On a walk through the forests of Gmünden am Main, Dieter Stockmann points out crumbling bridges, overpasses and heavily overgrown road cuts and embankments only vaguely recognisable as human constructions. Scores of relics from the “forgotten motorway” can be found in the area, some of which have just been declared listed monuments due to the perseverance of the regional environmental official.
During the Nazi era, the isolated region was home to one of the most important work sites of the Reichsautobahn, a Weimar Republic infrastructure idea co-opted by the Nazis, who had plans to create a network of high-speed motorways across the country.
Between 1936 and 1939, a 30-kilometre stretch of land, known as Route 46, was cleared to serve as part of the intended north-south connection which would have run from Hamburg to Lake Constance. Up to 6,000 workers were employed on the building site.
When the Second World War broke out, work was suspended though sections of the motorway were only lacking a concrete road surface.
After the war, Route 46 was abandoned entirely. Today’s Würzburg-Fulda motorway runs a considerable distance to the east.
Construction never continued due decisions made by the motorway architects, who tried to integrate roads into the landscape in the most harmonious manner possible. They felt motorways should not carve through the landscape as they do today, but add to it and create an enjoyable experience for drivers, Stockmann said.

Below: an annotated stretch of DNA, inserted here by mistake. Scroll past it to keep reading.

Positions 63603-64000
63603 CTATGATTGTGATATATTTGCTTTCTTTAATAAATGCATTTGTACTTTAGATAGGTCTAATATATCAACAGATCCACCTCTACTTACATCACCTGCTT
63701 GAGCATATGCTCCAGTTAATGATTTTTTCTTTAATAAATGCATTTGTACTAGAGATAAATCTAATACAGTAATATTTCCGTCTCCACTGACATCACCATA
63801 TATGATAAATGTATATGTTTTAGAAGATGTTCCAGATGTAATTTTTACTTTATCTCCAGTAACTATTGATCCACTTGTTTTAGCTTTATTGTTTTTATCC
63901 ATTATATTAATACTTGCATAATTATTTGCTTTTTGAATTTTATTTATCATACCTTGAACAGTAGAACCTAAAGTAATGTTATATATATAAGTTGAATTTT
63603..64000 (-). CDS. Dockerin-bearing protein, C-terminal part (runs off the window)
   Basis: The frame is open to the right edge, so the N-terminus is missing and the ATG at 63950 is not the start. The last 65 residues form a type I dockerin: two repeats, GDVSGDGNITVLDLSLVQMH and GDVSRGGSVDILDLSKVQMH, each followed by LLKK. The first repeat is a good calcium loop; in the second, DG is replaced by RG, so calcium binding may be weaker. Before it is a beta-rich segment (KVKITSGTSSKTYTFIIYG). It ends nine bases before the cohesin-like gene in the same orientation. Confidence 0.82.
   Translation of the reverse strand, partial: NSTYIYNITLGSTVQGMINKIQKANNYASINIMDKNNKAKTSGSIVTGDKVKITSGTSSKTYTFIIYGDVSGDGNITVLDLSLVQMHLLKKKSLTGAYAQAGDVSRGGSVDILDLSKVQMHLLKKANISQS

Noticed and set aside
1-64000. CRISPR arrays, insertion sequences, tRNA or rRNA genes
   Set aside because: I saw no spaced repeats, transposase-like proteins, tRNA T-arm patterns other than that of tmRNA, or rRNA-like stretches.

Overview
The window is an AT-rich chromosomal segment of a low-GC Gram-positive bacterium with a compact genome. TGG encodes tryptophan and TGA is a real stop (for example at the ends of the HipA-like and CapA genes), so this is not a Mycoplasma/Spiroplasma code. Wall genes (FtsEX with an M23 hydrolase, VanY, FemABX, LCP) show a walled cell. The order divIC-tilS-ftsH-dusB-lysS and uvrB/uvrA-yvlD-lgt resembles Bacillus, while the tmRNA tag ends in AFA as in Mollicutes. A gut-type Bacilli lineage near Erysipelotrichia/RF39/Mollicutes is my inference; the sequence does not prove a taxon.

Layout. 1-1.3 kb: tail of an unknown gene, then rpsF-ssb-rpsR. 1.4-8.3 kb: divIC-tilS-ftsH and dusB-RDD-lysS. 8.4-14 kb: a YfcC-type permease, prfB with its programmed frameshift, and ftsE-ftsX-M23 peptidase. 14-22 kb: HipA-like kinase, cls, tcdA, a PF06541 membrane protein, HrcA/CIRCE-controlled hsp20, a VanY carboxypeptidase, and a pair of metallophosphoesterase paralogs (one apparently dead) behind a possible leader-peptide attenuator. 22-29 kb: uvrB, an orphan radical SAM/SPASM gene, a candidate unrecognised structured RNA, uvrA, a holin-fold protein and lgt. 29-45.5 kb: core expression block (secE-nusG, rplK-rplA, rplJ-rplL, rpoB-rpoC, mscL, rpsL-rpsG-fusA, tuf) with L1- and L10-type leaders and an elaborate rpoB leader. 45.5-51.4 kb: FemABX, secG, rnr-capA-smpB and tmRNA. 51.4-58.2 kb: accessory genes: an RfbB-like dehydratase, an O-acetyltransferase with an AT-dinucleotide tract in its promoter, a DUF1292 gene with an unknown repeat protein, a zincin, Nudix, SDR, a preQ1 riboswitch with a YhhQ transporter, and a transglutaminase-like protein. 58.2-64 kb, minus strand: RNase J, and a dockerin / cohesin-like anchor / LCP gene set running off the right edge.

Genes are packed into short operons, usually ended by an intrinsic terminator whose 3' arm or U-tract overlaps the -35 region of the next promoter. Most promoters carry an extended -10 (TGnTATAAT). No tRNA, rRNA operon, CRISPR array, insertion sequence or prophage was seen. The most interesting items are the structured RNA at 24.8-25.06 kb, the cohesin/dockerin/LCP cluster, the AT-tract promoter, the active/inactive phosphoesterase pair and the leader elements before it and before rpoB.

The consequences of this aesthetic can be seen in audacious stretches of road with narrow curves and steep gradients. The Gräfendorfer Hang section includes repeated 90 degree curves with a gradient of 7.8 percent.
“In the winter no trucks would have been able to make it,” Stockmann said.
In order to succeed in placing Route 46 under a preservation order, Stockmann had to a lot of convincing. Local politicians didn’t want reminders of the Nazi past, and some feared that the section could become a pilgrimage site for neo-Nazis.
Stockmann believes these fears are unfounded.
“Route 46 is rather a symbol of the collapse of (the Nazi) ideology,” he said, adding he has not met a single neo-Nazi on one of his tours, which he advertises online, in the annual Spessart’s Nature Park programme and in a self-published book.
Residents of the economically underdeveloped region have gradually warmed to the idea of the old motorway as a tourist attraction, though. More municipalities are reflecting upon ways to make the motorway more accessible to visitors.
“A great walking path could run along the section, with information boards – a kind of motorway nature trail, if you like,” said Robert Herold, Deputy Mayor of the Markt Burgsinn municipality.
The only people unhappy with the turn of events seem to be local hunters, who don’t want the forest to be disturbed.